On January 7, 2013, the Second Circuit Court of Appeals ruled that Section 16(b) of the Securities Exchange Act of 1934, which provides for the disgorgement of profits that corporate insiders realize “from any purchase and sale, or any sale and purchase, of any equity security” of the corporate issuer within any period of less than six months (the “short-swing profit rule”), does not apply to a corporate insider’s purchase and sale of shares of different types of stock in the same company where those securities are separately traded, nonconvertible stocks that have different voting rights. Gibbons v. Malone, No. 11 Civ. 3620, 2013 U.S. App. LEXIS 398 (2d Cir. Jan. 7, 2013). Throughout its analysis, the court characterized § 16(b) as a blunt, mechanical rule that prioritizes ease of enforcement over maximum deterrence. Acknowledging the policy reasons for a more flexible interpretation of the rule, the Second Circuit invited the SEC to consider interpreting the short-swing profit rule to cover “similar” equity securities.
Posts Tagged ‘Exchange Act s.16’
On March 26, 2012, in Credit Suisse Securities (USA) LLC v. Simmonds, the U.S. Supreme Court held 8-0 that the two-year statute of limitations for suits under the short-swing liability rules of Section 16(b) of the Securities Exchange Act of 1934 is not tolled (i.e., suspended) until an insider files a Section 16(a) disclosure statement; the limitations period can begin running even if the disclosure statement is filed at a later date or never filed at all. The Court’s decision provides insiders of U.S. public companies with better protection and more certainty against time-barred claims.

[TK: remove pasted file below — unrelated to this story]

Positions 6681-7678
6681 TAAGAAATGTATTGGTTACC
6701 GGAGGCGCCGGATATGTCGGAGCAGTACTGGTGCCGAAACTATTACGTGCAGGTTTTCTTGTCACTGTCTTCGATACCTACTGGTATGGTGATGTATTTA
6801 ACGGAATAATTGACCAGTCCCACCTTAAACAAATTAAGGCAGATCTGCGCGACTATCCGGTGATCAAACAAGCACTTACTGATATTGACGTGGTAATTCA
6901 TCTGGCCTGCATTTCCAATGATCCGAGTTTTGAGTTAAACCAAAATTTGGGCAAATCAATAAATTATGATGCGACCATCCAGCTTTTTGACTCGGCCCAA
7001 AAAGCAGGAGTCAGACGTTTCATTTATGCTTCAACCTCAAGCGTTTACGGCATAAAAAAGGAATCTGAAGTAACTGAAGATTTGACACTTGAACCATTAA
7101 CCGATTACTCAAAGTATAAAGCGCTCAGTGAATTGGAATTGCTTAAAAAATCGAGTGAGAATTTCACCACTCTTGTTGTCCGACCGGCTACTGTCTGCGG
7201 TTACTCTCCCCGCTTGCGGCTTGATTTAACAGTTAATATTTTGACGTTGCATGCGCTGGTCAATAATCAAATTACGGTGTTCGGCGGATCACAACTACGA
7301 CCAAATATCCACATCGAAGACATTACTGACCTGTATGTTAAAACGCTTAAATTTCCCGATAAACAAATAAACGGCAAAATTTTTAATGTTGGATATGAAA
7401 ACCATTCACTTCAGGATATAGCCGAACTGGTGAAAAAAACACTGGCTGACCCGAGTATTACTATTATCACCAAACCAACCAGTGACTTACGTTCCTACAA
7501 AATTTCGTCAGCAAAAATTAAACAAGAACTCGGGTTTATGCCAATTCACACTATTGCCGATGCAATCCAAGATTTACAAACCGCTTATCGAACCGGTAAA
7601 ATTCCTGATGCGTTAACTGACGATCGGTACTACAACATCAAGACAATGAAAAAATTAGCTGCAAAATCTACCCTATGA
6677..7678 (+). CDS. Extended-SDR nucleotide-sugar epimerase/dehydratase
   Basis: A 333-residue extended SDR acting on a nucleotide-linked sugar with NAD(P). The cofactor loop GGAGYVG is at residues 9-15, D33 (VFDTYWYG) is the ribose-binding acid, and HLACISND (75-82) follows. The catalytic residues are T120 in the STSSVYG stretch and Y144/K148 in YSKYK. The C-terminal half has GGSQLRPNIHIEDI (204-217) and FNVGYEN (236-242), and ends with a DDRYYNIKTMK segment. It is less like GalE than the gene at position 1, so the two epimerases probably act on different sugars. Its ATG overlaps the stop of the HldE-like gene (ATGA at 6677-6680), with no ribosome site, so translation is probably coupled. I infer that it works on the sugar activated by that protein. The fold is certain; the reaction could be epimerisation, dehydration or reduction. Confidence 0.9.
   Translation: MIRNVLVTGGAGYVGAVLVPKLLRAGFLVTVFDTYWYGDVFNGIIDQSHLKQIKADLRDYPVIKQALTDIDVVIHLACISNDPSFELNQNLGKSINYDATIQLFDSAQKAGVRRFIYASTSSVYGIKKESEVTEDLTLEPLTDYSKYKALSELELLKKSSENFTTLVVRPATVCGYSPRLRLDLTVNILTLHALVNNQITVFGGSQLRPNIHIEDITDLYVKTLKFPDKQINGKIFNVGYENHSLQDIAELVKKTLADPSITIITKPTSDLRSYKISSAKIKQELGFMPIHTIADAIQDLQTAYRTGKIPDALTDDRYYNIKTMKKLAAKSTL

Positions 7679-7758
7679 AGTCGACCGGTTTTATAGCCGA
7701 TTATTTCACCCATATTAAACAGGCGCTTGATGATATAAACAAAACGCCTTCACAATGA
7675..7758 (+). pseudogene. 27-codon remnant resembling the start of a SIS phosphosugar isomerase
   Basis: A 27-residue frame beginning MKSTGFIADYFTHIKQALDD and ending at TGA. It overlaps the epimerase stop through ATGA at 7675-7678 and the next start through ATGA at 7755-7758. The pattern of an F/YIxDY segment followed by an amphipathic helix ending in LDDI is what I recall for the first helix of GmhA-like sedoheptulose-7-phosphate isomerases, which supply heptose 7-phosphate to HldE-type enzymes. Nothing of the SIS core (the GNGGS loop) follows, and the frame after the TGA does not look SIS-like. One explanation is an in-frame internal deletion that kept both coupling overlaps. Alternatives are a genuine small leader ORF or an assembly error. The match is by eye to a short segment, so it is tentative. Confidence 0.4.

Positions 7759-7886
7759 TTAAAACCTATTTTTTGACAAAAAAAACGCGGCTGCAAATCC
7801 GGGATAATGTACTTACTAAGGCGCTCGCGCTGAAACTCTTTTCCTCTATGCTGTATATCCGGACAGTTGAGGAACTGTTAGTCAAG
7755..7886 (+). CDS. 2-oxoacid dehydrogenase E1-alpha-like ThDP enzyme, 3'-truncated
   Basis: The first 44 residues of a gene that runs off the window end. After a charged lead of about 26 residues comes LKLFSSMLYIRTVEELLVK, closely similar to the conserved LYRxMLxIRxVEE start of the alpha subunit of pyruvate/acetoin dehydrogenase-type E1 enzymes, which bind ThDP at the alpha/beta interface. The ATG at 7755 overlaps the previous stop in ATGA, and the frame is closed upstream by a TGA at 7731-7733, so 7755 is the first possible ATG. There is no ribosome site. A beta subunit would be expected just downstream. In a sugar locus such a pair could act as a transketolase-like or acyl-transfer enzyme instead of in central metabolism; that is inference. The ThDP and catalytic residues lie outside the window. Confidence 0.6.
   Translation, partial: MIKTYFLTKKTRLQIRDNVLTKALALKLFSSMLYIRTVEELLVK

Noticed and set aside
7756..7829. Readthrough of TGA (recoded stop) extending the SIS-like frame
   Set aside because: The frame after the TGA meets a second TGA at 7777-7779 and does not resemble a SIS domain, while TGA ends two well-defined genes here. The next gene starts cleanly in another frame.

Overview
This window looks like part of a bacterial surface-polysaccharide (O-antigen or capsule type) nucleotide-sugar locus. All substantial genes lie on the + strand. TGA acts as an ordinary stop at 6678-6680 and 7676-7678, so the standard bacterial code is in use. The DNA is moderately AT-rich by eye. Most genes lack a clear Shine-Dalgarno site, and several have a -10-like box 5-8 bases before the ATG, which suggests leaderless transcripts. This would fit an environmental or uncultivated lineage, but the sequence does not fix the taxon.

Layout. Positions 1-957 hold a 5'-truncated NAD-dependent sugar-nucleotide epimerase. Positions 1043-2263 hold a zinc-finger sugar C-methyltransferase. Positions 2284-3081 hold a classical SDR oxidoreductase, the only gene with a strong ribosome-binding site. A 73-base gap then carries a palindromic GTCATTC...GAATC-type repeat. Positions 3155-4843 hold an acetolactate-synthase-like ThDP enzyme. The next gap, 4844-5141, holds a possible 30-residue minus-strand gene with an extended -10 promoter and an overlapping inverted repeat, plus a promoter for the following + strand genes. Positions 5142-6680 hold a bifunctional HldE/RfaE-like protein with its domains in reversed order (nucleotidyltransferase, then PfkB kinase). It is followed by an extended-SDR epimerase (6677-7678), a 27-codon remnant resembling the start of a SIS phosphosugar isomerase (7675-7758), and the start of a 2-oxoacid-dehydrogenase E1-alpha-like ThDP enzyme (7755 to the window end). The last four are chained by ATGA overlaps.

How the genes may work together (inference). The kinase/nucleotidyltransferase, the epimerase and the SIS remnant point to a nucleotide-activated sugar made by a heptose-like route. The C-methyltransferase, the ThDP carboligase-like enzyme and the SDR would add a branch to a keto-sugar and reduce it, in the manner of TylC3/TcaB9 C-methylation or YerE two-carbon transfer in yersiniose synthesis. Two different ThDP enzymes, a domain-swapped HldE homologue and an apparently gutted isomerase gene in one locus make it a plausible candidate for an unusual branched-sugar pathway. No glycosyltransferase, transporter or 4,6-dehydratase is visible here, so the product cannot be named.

The Supreme Court reversed the Ninth Circuit, which had held, citing to its precedent, that the limitations period is tolled until an insider files the Section 16(a) disclosure statement “regardless of whether the plaintiff knew or should have known of the conduct at issue”. In dicta, the Supreme Court also rejected the Second Circuit’s rule that the limitations period is tolled until the plaintiff “gets actual notice that a person subject to Section 16(a) has realized specific short-swing profits that are worth pursuing”.
The Supreme Court did indicate some willingness to permit equitable tolling of the Section 16(b) limitations period, but under circumstances more limited than the “disclosure” rule of the Ninth Circuit or the “actual notice” rule of the Second Circuit.
As anticipated, the U.S. Securities and Exchange Commission has proposed to readopt certain of its current rules, with no changes, in order to confirm that the Dodd-Frank Wall Street Reform and Consumer Protection Act did not alter the treatment of “security-based swaps” for purposes of determining “beneficial ownership” of equity securities under Sections 13 and 16 of the Securities Exchange Act of 1934. Comments on the proposal are due by April 15, 2011.
Section 16(b) of the Securities Exchange Act of 1934 has long been criticized for its “purposeless harshness,” and its “arbitrary, some might say Draconian” nature, as one court put it. Section 16(b) generally requires directors, officers and beneficial owners of more than 10% of the stock of a publicly traded corporation to disgorge to the corporation any so called “short swing profits” from purchases and sales of stock (or vice versa) made within a period of less than six months.